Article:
With Figure 7 and Table 1 as an example, 10 different angular reuse variations of the initial distribution of MIMO arrays consisting of 1 up to 50 dipole antennas were studied. Each new angular reuse variation was designed by assigning a specific angle value progressively among 0–360° to each dipole, so that the angular distance among adjacent dipoles becomeswhere is the angular separation among adjacent dipole antennas in the MIMO array, is the angular reuse variation number, and is the number of dipole antenna elements in the MIMO array (Figure 7 and Table 1 use 16 dipoles as an example). The angular orientation of each dipole antenna in the MIMO array can then be obtained bywhere is the angular orientation of the th dipole in the MIMO antenna array. In this way each angular orientation is used a number of times equal to the number of angular reuses employed. As an example, Table 1 shows the angular orientations of 10 different angular reuse variations using , that is, the same geometry systems that are shown in Figure 7. The conventional MIMO array in which only spatial diversity is employed is also listed in Table 1 and used for comparison purposes.

Table 1: Angular orientations of MIMO antenna array design variations (°).
3.2. Evaluation of Results

MIMO capacity estimates were obtained for the different spatial geometries in Figure 7 and the 10 variations of angular reuse following the scheme of Table 1 for a number of dipole elements ranging from 1 to 50. The capacity for the conventional spatial diversity scheme without angular reuse was also estimated for comparison purposes. Results for the circumference and the spiral scenarios with a fixed radius of 0.25 are depicted in Figures 8 and 9, respectively, for a signal to noise ratio (SNR) of 15 dB. The effect of using a smaller or larger radius is illustrated in Figures 1013. Figures 10 and 11 depict the results for a circumference geometry with radius of 0.1 and 0.5 , respectively. Similarly, Figures 12 and 13 depict the results for a spiral geometry with radius of 0.1 and 0.5 , respectively.

Figure 8: MIMO capacity for the circumference geometry with a SNR = 15 dB and a radius of 0.25 .
Figure 9: MIMO capacity for the spiral geometry with a SNR = 15 dB and a radius of 0.25 .
Figure 10: MIMO capacity for the circumference geometry with a SNR = 15 dB and a radius of 0.1 .
Figure 11: MIMO capacity for the circumference geometry with a SNR = 15 dB and a radius of 0.5 .
Figure 12: MIMO capacity for the spiral geometry with a SNR = 15 dB and a radius of 0.1 .
Figure 13: MIMO capacity for the spiral geometry with a SNR = 15 dB and a radius of 0.5 .

4. Analysis of Results

A careful analysis of Figures 813 reveals several interesting findings. First, any combined spatial-angular scheme outperforms the conventional spatial-only diversity scheme. It is also clear from the results that the different geometries have different maximum boundaries for the capacity. In general, the circular geometry seems to be a more capacity-efficient geometry than the spiral one, yet it also takes a larger overall surface for a small number of total dipole antenna elements, while the spiral geometry can be adapted to existing vertically mounted base station antenna arrays. It is worth noting that while the antenna array with the spiral geometry may reduce the size compared with the circumference one, the MIMO capacity is also degraded, and consequently a trade-off exists between volume reduction and high capacity. In fact, the size of the array with the circumference geometry may be considered smaller than that of the spiral scenario as the antenna elements only occupy the periphery. This allows for the volume inside the circumference to be used for other purposes, like placing the electronics, for example.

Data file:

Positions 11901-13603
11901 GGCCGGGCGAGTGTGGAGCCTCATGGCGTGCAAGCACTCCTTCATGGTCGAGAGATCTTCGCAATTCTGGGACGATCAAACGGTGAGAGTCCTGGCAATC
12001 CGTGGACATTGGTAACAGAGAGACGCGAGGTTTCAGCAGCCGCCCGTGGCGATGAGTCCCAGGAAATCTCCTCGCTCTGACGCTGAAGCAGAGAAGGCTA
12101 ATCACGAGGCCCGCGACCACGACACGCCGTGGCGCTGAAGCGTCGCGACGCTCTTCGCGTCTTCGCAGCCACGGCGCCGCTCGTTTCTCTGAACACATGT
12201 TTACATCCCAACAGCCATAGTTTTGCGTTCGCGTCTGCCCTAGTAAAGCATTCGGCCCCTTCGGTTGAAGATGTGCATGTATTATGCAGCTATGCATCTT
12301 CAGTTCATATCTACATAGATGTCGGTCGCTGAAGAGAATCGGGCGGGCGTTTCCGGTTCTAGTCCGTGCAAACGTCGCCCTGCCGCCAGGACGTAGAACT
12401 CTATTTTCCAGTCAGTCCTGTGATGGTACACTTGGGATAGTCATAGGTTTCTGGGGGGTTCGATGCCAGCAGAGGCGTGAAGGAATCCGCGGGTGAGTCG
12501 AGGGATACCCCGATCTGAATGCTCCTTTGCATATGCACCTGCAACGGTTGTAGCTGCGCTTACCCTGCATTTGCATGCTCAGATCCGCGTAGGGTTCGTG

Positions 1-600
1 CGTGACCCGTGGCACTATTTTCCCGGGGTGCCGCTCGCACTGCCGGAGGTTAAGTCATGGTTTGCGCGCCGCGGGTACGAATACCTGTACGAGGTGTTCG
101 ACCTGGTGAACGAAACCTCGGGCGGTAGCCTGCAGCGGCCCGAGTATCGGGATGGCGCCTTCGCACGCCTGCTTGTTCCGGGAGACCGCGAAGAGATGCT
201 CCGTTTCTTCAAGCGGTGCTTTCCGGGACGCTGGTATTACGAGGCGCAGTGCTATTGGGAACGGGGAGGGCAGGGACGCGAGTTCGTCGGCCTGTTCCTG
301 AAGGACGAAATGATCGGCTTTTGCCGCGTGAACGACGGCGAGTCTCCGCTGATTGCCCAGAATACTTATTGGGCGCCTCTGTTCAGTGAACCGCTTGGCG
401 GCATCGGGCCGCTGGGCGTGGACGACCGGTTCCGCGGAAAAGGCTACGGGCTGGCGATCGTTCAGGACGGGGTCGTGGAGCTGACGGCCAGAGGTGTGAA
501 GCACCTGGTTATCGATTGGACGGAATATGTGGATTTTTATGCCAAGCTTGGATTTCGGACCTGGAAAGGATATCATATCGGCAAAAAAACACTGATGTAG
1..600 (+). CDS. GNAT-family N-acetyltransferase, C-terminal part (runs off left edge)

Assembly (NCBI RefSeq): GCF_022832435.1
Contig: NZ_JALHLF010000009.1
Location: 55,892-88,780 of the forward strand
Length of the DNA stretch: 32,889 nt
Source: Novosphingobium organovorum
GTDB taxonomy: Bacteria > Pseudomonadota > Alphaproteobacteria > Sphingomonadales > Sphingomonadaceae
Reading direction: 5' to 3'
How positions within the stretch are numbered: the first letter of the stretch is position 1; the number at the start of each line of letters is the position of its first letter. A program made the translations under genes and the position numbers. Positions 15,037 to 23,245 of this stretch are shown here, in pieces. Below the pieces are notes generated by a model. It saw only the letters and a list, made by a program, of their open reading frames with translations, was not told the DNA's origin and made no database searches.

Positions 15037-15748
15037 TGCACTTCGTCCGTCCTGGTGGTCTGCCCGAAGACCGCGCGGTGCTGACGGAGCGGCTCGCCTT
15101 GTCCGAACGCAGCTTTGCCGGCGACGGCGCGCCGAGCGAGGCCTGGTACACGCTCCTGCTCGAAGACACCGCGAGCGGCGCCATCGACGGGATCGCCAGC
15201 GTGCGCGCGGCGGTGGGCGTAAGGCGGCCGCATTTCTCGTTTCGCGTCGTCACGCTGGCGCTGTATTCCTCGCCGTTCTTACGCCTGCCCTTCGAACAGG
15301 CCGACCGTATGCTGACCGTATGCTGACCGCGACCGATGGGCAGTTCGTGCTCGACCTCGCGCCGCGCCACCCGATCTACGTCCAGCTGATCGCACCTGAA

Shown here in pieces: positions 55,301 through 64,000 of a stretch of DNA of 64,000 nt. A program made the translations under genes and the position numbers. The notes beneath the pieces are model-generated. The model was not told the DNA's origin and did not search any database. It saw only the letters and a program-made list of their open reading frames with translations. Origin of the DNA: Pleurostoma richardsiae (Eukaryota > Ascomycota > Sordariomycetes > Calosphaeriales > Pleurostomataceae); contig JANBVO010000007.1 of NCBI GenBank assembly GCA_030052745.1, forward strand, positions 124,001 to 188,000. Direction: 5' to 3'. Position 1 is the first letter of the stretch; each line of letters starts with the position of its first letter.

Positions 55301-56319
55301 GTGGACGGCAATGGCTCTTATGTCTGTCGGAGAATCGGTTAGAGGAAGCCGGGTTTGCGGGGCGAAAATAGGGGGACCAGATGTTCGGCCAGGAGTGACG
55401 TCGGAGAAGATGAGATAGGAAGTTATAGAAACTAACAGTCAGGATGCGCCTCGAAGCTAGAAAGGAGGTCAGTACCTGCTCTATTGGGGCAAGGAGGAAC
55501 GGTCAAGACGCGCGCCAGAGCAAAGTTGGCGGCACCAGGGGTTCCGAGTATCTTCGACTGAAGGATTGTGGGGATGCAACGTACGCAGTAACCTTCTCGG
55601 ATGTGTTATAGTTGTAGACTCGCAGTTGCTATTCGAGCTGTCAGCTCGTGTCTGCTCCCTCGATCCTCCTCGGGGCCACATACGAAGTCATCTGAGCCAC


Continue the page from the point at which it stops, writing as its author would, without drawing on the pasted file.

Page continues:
It is also very clear from results that the spatial-only diversity scheme has a clear capacity limit regardless of the number of elements above a specific threshold. In other words, there are a specific number of elements for the spatial-only diversity schemes above which adding additional elements does not translate into larger MIMO capacity. Likewise, it can be observed that the number of elements above which there is little improvement is smaller as the geometry radius is smaller. It is also clearly visible in all figures that true polarization diversity (TPD) serves as a perfect complement to spatial diversity in order to achieve near to maximum allowable capacities. It is equally interesting to observe that, for 30 antenna elements and beyond, the specific polarization diversity configuration that is combined with spatial diversity plays a minor role, while a higher variation in final performance can be observed when there are less than 30 antenna elements. In these situations, selecting the most appropriate interelement angular separation seems to be a key factor for achieving optimum performance.

5. Conclusions

True polarization diversity (TPD) schemes for MIMO antenna arrays have been demonstrated to be quite useful to complement spatial diversity for achieving near to maximum allowable spectral efficiencies. While initially observed as less efficient, spiral-based geometries can achieve spectral efficiencies like more efficient circumference designs when optimizing the angular interelement spacing, which can be useful for enhancing the MIMO performance of existing base station antenna arrays.

Conflict of Interests

The authors declare that there is no conflict of interests regarding the publication of this paper.

Acknowledgments

This work was supported in part by EMITE Ing and by Fundación Séneca, the R&D coordinating unit of the Autonomous Region of Murcia (Spain), under Project reference 2I05SU0033.